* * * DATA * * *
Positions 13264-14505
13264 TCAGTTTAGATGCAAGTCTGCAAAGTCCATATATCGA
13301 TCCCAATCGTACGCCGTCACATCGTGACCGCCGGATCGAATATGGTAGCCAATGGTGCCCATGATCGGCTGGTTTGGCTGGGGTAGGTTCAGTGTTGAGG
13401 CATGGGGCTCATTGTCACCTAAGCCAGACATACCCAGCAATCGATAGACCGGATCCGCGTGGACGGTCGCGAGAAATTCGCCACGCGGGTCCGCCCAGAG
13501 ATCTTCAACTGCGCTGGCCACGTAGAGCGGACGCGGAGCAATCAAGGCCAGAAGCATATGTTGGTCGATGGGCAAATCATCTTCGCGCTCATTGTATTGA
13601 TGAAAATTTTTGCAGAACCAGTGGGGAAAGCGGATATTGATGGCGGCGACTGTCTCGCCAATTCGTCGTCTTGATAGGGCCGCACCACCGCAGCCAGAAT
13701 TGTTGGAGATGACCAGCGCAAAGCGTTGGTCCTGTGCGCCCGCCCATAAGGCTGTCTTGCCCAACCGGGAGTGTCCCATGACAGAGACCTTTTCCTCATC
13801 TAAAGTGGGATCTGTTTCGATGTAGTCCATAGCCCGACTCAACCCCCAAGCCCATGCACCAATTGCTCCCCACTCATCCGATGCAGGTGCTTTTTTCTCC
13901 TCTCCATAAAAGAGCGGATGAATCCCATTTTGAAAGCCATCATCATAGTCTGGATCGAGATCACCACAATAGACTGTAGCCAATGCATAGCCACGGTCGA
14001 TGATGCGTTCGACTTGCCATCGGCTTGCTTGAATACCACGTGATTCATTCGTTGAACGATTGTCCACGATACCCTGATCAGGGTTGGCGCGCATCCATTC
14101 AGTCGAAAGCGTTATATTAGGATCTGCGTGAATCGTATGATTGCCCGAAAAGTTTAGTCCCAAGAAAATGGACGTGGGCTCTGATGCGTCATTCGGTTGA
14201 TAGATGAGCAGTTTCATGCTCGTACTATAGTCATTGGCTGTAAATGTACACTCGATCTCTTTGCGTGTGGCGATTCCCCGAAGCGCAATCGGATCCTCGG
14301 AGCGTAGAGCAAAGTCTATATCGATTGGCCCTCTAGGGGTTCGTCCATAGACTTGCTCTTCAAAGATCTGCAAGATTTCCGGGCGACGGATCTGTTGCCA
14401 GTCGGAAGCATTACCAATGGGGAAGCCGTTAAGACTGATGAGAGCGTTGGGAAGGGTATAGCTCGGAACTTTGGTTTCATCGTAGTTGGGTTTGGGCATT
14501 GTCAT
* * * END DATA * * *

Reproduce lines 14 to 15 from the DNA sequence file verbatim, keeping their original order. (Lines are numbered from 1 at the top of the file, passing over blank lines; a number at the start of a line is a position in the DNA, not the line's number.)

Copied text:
14401 GTCGGAAGCATTACCAATGGGGAAGCCGTTAAGACTGATGAGAGCGTTGGGAAGGGTATAGCTCGGAACTTTGGTTTCATCGTAGTTGGGTTTGGGCATT
14501 GTCAT